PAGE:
How to Say You’re Sorry Heather Taylor

I have never been good with apologies. Whenever I say “I’m sorry,” it never sounds sincere enough. I think a lot of that has to do with the fact that I don’t like to argue with people or get into fights often, so the few times that it hits the fan and I’m at war with another person, it’s such a strange feeling. It’s a case of the Eeyores, in which there is a private gray cloud constantly raining on you no matter just how much you try to block the thoughts from your head and not dwell on it. And this feeling applies to everyone, be it a family member or roommate or even a friend you met on Twitter.

Usually my first instinct post-argument is to apologize and beg for forgiveness to ensure that life will pick right back up and move on just as it was before, in under a week or less. This is probably the worst possible approach in the world. It’s definitely good to say you’re sorry and all, but to expect everyone on both sides to forget what was said and done in under a week? Don’t count on it. I’m learning now more than ever that apologies don’t work like that. It’s so easy to send a flippant text message to another person in a few seconds and expect them not to get offended by it, to see it as you see it in your own head, but it takes more than just time to undo the damages caused afterward – rebuilding trust, faith in the other person and understanding that life does indeed move on are all necessary components to the act of apologizing.

1) Say It Like You Mean It

Don’t half-ass your apology or draw it out to be this ridiculous soliloquy that comes back full circle to reflect on how awesome you are. Say you’re sorry and why and mean it. Don’t worry about finding the right words – simple and short ones are enough here.

2) Understand What You Did

This is the part of the apology process that is the least pleasant to deal with: reviewing the stupid stuff that you said or did that got you here in the first place. It’s a little easier to manage if you’re fighting with your roommate over a lost utility check than if you’re fighting with somebody you met online who has never met you in real life. Online fights mix signals much more than arguments between people you know and interact with on a daily basis. Understand what you did wrong, acknowledge it and try to explain why you reacted just how you did. Fair warning: it’s going to be hard all around.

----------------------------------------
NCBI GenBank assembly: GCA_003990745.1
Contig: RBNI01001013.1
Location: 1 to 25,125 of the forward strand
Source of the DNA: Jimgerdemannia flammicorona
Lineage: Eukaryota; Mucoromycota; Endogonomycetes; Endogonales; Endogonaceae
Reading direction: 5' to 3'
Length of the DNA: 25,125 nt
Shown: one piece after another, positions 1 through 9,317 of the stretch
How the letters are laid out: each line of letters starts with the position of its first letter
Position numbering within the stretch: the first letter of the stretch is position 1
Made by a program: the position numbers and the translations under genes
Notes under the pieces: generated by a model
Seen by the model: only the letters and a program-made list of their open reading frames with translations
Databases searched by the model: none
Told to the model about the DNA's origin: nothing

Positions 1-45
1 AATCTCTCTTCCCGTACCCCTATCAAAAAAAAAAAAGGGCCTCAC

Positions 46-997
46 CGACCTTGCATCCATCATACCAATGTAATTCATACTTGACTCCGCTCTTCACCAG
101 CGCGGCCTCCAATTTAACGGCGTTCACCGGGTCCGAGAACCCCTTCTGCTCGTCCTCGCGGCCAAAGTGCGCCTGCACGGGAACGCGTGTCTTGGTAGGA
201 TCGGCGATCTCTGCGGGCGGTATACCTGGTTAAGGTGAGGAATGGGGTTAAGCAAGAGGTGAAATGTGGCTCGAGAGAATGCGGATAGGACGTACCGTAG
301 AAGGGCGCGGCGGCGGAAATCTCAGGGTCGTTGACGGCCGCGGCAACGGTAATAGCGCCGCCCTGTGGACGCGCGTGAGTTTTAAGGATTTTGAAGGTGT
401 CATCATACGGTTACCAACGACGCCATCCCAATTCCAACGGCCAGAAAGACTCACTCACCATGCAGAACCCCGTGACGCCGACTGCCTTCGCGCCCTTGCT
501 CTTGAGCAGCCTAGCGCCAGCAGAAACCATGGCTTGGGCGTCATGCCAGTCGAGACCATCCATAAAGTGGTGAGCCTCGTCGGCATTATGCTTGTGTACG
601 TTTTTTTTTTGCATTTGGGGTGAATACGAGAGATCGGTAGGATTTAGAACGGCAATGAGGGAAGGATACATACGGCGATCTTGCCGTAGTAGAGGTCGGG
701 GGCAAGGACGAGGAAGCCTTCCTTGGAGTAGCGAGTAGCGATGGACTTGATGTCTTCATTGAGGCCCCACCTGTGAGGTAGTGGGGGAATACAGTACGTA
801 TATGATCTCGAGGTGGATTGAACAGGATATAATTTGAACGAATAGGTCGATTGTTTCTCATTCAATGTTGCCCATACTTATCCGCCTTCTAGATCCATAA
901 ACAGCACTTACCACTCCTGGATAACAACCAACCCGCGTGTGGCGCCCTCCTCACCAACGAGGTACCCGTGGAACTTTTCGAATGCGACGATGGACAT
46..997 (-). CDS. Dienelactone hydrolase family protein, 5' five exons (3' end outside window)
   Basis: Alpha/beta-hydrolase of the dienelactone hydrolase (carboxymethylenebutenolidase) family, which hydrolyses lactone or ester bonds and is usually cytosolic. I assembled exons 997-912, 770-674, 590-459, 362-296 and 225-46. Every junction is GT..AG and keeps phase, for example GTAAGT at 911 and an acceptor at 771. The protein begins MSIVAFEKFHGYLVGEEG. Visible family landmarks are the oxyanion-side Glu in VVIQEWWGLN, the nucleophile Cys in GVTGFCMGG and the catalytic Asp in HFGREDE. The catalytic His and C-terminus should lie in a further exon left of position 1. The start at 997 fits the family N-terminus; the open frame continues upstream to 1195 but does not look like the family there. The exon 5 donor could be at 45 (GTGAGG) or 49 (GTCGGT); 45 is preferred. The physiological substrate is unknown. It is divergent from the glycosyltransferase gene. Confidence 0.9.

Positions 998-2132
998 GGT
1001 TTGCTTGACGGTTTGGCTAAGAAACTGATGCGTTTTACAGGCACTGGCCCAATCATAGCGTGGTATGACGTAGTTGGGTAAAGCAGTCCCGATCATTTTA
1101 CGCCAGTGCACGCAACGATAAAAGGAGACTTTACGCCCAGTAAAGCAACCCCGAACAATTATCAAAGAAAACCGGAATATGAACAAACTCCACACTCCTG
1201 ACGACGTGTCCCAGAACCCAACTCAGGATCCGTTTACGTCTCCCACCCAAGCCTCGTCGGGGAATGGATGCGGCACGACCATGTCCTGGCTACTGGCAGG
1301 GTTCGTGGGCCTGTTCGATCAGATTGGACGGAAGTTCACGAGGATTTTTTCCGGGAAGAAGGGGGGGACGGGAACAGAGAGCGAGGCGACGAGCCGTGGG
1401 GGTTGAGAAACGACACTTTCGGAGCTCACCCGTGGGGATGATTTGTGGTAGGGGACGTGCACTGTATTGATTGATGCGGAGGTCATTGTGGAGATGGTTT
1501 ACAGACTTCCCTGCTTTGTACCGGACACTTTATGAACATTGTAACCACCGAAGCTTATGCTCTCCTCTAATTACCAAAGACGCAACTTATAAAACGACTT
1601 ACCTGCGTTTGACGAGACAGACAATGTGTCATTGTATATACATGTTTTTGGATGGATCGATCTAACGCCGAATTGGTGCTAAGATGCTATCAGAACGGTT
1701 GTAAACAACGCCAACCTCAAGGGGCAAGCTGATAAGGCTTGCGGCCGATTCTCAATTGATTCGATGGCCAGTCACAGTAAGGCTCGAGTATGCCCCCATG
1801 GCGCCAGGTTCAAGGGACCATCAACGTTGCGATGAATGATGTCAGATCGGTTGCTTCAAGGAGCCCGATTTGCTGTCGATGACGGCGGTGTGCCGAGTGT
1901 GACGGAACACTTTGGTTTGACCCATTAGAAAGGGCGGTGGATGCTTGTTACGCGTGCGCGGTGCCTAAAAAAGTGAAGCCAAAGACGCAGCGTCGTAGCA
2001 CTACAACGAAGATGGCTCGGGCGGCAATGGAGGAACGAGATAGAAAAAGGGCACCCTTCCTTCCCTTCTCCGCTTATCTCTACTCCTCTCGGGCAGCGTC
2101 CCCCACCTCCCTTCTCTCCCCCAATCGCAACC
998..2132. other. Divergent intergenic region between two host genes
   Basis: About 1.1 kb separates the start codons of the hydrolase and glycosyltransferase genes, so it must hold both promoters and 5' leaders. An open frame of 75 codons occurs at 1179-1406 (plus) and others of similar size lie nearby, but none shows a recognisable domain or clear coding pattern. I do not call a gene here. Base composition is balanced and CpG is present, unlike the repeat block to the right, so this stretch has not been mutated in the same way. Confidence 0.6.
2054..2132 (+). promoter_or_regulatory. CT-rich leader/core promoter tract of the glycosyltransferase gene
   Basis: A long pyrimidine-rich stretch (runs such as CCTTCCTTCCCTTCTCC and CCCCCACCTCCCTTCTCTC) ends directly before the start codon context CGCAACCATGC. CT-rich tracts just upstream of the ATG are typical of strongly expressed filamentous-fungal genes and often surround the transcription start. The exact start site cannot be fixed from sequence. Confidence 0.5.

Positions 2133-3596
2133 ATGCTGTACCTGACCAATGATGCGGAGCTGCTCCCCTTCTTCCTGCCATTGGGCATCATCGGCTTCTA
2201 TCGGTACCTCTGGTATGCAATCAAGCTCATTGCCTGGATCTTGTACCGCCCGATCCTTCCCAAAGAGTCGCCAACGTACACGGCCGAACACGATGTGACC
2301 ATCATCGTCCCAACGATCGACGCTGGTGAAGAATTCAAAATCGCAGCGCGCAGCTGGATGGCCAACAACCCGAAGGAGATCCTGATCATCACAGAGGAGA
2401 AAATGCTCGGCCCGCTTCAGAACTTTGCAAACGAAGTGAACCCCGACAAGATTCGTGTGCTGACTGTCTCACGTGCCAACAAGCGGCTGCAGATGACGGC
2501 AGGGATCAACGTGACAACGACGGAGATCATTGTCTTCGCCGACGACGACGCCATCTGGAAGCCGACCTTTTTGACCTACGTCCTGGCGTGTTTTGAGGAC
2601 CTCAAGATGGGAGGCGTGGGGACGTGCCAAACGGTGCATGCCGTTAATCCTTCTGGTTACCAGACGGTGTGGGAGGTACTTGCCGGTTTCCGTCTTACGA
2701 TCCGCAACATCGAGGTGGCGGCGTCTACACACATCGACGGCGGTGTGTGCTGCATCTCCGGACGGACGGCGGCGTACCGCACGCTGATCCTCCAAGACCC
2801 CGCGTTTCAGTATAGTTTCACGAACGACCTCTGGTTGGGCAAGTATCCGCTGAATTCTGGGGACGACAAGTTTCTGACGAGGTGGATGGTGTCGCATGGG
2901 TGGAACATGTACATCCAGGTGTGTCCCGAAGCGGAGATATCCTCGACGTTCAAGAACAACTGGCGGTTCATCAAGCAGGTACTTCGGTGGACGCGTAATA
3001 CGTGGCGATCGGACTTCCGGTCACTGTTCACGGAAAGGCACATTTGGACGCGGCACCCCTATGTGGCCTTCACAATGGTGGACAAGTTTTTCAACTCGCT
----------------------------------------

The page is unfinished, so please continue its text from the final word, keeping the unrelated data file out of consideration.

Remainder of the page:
3) Let Some Time Pass

The longest argument I was ever in was in high school where I had a fight with my friends and we didn’t talk for 13 months. 13 months! We finally made up through a series of handwritten notes in English class, but holy hell, was it ever a miserable time in my life.

Once you apologize, you have to let time pass. You have to. It’s not easy, either – especially if you’re like me and don’t like to get into fights often. But it’s necessary for closing wounds and also to avoid making rash decisions brought on by making up too soon (which can sometimes accidentally lead into a second fight before you even know it). I try hard not to blog during these times. It’s really easy to get the internet to feel sorry for you and rail against the other person, but ugh, what a mess. Looking at that blog post six months later, you’re going to see a very different version of you staring back and I guarantee you it’s going to make you feel gross. Hang in there – hopefully your argument resolves itself sooner than in 13 months’ time.

4) Forgive Yourself

Misery loves company, but pity parties for one get out of control fast. Spend one evening crying in your bedroom and watching P.S. I Love You and let that be it. I don’t want to sound cold here, but life will continue moving on with or without you. You can’t put a pause button on everything just because you got into an argument on Facebook. The apologies have been made, the forgiveness has been asked for, the sobbing to the besties and getting their advice has been done and time will heal everything else. Don’t hate yourself forever about what happened – forgive yourself and don’t carry a grudge.

5) Acknowledge Things Will Be Alright in the End

I like clean slates, but I also know that they don’t always happen. So I take comfort in something that Elizabeth Taylor used to say: “Pour yourself a drink, put on some lipstick and pull yourself together.”

Everything happens for a reason, as horribly cliché as it may sound, but everything will continue to keep happening too. You can’t lie in bed and fantasize about what things would be like if you had done it differently because your bed will not magically grant you some remote control to turn back time with. You just gotta keep moving. With time, hopefully you can help rebuild a broken piece of trust, too. None of it will be easy and all of it will be difficult, but life is short. It’s so damn short. If you feel quite strongly about the bond you have with another person, any person, who makes even the smallest smidge of life seem nicer to deal with, don’t give up on them – not now, not ever. Work it out and work on it together.

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  1. In my opinion, the most important thing in apoligizing aren’t the words, but the deeds that follow the words!
    “I’m sorry” is pretty easy to say, but deeds are what really counts…

  2. Often I find that people are so quick to apologize (because they feel the need to,) that they don’t consider what kind of apology the other person needs to hear. The “right” apology can work wonders. Does the person need to hear that you won’t do it again? Why you’re apologizing? What you’re going to do to avoid the situation in the future? Or just a simple apology followed by action? Just like people need to be shown love and respect in different ways, they need to hear “I’m sorry” in different ways!

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